By HUNTER SAVERY ’20
Can we define 2016 in a single word? According to dictionary.com, yes. That word is xenophobia. The website defines xenophobia as “fear or hatred of foreigners, people from different cultures, or strangers.” Fear of the “other” has certainly pervaded the news cycle for the last year, not only in the United States, but also across the globe, particularly in Western nations. Dictionary.com chose the word based on a spike in search entries for the word in the past year, and due to the apparent international trends. In a similar vein, Merriam-Webster recently tweeted that their word of the year is on track to be fascism. The year 2016 saw the Syrian refugee crisis, Brexit, the rise of the alt-right movement in America, and the coups de grâce, Donald Trump’s election as U.S. President. The past year has been a strenuous one, and an unfortunate reaction that has arisen for many, is fear of the “other.”
Xenophobia is not an old word, its first use dates to the 19th century. Dictionary.com traces its etymology to a combination of two Greek words: “xénos meaning ‘stranger, guest,’ and phóbos meaning ‘fear, panic.’”
In Europe, the Syrian refugee crisis created quite a bit of unease among many native Europeans. That uneasiness was exacerbated by incidents such as the 2015 Paris terrorist attacks orchestrated by the so-called Islamic State. Politically, this led to a rise in right and far-right wing nationalist groups across the continent. Fear of Muslim immigrants was not limited to Europe though, as many Americans were outraged over the very possibility of offering shelter to Syrian refugees. American concerns manifested in Donald Trump’s proposed unconstitutional ban on Muslim immigrants “until our country’s representatives can figure out what is going on.”
Unfortunately, the theme of keeping non-WASPs out of America was not limited to a ban on Muslim immigrants. One of the themes most central to Donald Trump’s presidential campaign was the infamous border wall with Mexico. Many Trump supporters were simply elated by the notion of a physical barrier between them and the other. Trump promised a hard-line immigration and deportation policy, which was applauded by scared white people in general, and more specifically, former Ku Klux Klan leader and white supremacist, David Duke. Trump was hesitant to reject the hatemonger’s support, and white nationalist groups across the country have rallied behind the president-elect. The alt-right movement, a euphemistic name for a white nationalist movement, was an early fan of Trump, who surprised many by naming one of the movement’s leaders, Steve Bannon, as chief executive of his presidential campaign. Bannon had formerly been executive chair of Breitbart News, a far-right wing news agency. On Nov. 13, he was named chief strategist and senior counselor to President-elect Trump. It is readily apparent that the next President of the United States has deep ties to xenophobia.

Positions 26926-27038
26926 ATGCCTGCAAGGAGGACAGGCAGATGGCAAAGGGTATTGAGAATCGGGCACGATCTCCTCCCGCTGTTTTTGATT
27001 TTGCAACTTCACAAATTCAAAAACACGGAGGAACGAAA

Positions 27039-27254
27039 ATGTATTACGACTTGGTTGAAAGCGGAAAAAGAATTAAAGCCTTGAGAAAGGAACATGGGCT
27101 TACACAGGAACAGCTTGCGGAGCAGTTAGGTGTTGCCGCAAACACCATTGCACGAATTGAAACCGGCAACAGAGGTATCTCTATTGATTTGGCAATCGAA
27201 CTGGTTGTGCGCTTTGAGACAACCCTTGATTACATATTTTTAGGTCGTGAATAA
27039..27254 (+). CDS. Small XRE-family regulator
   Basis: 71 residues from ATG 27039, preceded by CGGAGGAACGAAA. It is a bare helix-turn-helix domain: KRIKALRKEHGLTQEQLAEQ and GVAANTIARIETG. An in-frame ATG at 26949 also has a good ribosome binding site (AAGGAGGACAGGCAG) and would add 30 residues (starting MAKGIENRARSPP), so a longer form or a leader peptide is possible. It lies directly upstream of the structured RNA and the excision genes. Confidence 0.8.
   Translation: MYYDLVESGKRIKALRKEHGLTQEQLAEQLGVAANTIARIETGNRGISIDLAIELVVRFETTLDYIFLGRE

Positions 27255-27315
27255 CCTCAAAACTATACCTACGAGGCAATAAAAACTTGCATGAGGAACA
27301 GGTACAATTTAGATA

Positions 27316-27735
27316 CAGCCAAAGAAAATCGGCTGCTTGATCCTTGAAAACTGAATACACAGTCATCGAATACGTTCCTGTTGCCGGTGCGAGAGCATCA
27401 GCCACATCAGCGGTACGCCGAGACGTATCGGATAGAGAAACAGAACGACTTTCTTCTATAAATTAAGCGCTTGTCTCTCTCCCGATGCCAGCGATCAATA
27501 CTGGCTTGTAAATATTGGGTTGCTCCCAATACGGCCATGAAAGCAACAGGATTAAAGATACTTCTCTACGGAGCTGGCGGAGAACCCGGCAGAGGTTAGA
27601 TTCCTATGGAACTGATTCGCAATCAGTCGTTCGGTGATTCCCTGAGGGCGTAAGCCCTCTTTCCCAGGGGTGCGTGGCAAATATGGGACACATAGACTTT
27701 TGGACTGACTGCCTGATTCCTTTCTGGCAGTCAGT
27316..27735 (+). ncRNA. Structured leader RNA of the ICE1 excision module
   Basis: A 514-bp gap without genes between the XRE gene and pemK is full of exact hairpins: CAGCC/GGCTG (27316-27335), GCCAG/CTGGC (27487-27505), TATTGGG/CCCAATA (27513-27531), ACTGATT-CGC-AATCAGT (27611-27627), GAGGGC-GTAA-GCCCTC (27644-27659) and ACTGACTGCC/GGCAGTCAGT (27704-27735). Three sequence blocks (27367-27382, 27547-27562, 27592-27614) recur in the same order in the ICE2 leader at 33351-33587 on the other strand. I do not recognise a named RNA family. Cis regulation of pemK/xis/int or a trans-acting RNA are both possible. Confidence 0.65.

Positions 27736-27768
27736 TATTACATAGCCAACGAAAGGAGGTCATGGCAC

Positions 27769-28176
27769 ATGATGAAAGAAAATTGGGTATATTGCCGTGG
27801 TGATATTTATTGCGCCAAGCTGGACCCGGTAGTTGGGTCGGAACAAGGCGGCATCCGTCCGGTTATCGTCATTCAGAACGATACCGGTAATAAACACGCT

The Southern Poverty Law Center, an American nonprofit legal advocacy group that tracks hate groups, reported that 10 days after the election, “there were almost 900 reports of harassment and intimidation from across the nation.” Though Donald Trump’s campaign may not have officially supported extremist groups, it is clear that white supremacists and bigots across the country felt energized, and even validated, by the Trump victory. The trouble is that avowed white supremacists were not the only people who voted for Donald Trump. In fact, over 62 million Americans did. They voted for a man who, in reference to Mexican immigrants, said, “They’re bringing drugs. They’re bringing crime. They’re rapists. And some, I assume, are good people.” Well, at least Trump knows that not all of them are rapists.
Ten years ago Merriam-Webster declared the word of the year to be “truthiness.” This word was coined by comedian Stephen Colbert and means “the quality of preferring concepts or facts one wishes to be true, rather than concepts or facts known to be true.” Truthiness was a prescient choice for Word of the Year at that time. Ten years down the road, the world is dealing with the consequences of living in what many are calling a post-fact world. Xenophobia is embraced, thanks to politicians and leaders who validate fear of the “other,” despite the lack of sound reasoning behind a border wall or a ban on Muslim immigration. In 2016, the facts simply did not matter to much of the voting populace. Dictionary.com put it well, “Despite being chosen as the 2016 Word of the Year, xenophobia is not to be celebrated. Rather it’s a word to reflect upon deeply in light of the events of the recent past.” One can only hope that the 2017 Word of the Year is a bit more positive.
By HUNTER SAVERY ’20